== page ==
GEOFFREY MBWANA: I would like to request Lynn Ripley to lead us in a session of prayer.
LYNN RIPLEY: I would like to invite all of you for a prayer session. We will pray for two or three minutes, and then I will close with prayer. Shall we bow now by two or three? [Prayer.]
GEOFFREY MBWANA: I welcome you to the business session. Today we have Tami Boward as our recording secretary, Dr. Rosa Banks as our secretary, and Todd McFarland as our parliamentarian.
Before we proceed with the agenda of today, I have an announcement regarding the voting process. We are asking all delegates to bring their electronic voting devices, because, as earlier indicated, there will be another testing of the electronic equipment later this morning or early in the afternoon. Be sure to have the electronic voting device with you.
Please be informed that all official authorized materials for this session will be distributed here in the meeting hall. Materials distributed elsewhere are not official materials.
We have a point of order from Jeroen Tuinstra.
JEROEN TUINSTRA: I have a question regarding making a point of order.
Yesterday I tried to make a point of order because the question was called, and it was unclear whether there was a two-thirds majority vote. At the place where you scan in, I was handed a telephone to explain to someone behind the stage what my point of order was. And I had to argue with the person behind the stage in order to get the point of order through, yet voting went ahead.
There seems to be confusion. If I want to make a point of order, do I first have to call someone, justify that I want to make a point of order, and then also explain or argue with a person behind the stage in order to get my point of order through?
GEOFFREY MBWANA: The procedure is if you have a point of order, you would come to the station, scan your card there, and indicate to the person on the station that you have a point of order, and the chair will recognize you.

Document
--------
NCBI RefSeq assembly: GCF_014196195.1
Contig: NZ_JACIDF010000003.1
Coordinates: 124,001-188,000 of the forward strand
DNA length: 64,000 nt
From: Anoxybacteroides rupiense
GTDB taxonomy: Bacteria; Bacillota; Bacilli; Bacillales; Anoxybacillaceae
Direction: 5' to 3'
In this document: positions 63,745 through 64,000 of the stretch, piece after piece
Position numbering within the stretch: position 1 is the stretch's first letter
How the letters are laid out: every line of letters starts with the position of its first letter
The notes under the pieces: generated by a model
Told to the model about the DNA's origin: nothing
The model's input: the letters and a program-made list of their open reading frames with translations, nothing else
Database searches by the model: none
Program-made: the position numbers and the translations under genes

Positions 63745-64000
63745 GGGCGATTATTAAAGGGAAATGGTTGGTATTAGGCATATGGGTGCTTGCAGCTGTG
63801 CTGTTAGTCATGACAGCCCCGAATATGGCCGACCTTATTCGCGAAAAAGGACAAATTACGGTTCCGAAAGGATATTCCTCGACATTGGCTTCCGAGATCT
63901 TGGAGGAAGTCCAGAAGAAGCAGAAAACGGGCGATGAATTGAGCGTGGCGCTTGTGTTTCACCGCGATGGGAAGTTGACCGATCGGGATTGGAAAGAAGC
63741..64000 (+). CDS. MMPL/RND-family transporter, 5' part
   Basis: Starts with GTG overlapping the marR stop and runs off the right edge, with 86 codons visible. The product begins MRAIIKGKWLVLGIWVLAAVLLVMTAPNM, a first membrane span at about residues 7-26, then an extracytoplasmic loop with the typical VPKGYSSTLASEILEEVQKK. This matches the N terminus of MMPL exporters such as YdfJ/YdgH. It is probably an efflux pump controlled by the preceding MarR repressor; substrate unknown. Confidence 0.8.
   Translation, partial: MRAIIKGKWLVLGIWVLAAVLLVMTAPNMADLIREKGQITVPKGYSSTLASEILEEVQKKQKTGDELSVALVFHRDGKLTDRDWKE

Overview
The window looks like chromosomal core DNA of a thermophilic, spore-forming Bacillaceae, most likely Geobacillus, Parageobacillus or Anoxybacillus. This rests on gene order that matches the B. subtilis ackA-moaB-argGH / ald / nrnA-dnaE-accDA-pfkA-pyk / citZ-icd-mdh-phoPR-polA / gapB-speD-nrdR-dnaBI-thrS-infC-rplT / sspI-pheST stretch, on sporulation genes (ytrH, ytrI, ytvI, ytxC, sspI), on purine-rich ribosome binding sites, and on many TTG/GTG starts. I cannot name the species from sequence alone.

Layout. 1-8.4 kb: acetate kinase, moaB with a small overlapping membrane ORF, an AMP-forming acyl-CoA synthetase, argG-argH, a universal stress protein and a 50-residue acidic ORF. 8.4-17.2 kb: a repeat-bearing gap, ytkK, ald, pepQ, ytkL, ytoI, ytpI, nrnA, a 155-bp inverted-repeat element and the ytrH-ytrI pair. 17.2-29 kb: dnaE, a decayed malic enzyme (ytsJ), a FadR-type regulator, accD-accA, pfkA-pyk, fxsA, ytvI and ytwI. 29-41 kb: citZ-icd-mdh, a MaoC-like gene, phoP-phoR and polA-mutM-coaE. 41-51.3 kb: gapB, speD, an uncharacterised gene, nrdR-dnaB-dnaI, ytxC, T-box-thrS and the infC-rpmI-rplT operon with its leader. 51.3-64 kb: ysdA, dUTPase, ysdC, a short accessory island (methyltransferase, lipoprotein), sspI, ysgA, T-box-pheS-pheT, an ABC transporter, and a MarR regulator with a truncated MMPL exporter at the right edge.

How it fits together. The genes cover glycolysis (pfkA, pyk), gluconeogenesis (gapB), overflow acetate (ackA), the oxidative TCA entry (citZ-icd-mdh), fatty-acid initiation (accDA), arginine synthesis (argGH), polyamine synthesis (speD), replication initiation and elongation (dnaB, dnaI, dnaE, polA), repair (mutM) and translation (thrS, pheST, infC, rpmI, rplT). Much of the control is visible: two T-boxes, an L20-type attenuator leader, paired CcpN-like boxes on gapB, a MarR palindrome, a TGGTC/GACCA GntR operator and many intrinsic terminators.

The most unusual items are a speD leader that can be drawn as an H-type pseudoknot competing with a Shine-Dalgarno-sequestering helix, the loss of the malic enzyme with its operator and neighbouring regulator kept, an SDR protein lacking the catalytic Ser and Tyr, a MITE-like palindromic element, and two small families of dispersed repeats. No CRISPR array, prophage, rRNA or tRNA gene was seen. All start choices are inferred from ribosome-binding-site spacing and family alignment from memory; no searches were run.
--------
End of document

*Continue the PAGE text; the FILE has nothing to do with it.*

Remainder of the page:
I’m sorry that there was that confusion, but we will proceed as I have indicated.
When the floor is open for discussion, at the appropriate time when you’re invited to speak, please go to one of the six microphones that are in the hall. Carry with you your badge, scan your badge with the person at the station on the microphone where you will be speaking. If you have a point of order, please so indicate to the person at the station that you have a point of order.
As you participate in the discussions, keep in mind that we have translations going on, so be as clear and loud as possible. Also, don’t speak too fast, so that we can allow some time for the translators to do the translation.
We still encourage you to be precise, brief. If the point you wish to make has been presented already, please yield your position or your time to somebody else so that we can facilitate the agenda rather faster.
This morning we will consider the
Church Manual items.
When the Nominating Committee is ready to render its report anytime during the session this morning, we will interrupt the discussions on the floor at that moment to receive the report.
With these remarks we are ready to proceed with the agenda for today. And I would like to invite at this moment Elder Armando Miranda to give us some preliminary information before we go into the agenda.
ARMANDO MIRANDA: You may recall at the beginning of this session we approved and appointed the standing
Church Manual Committee.
Some discussion and some of the recommendations that we are bringing to you, if considered appropriate, may be referred back to the
Church Manual Committee, if the majority so approve.
GEOFFREY MBWANA: After these remarks we are ready to tackle the agenda.
ARMANDO MIRANDA: I ask the secretary of the
Church Manual Committee to introduce the first item to be discussed.
HARALD WOLLAN: The first item is “Church Organization Today.” This is just a clarification between the
Church Manual and the Working Policy of the General Conference.
Church Manual applies this principle of representation to the operations of the local congregation. General Conference Working Policy addresses how this principle functions in the rest of denominational structure.”
I’d like to move this.
GEOFFREY MBWANA: It has been moved and seconded.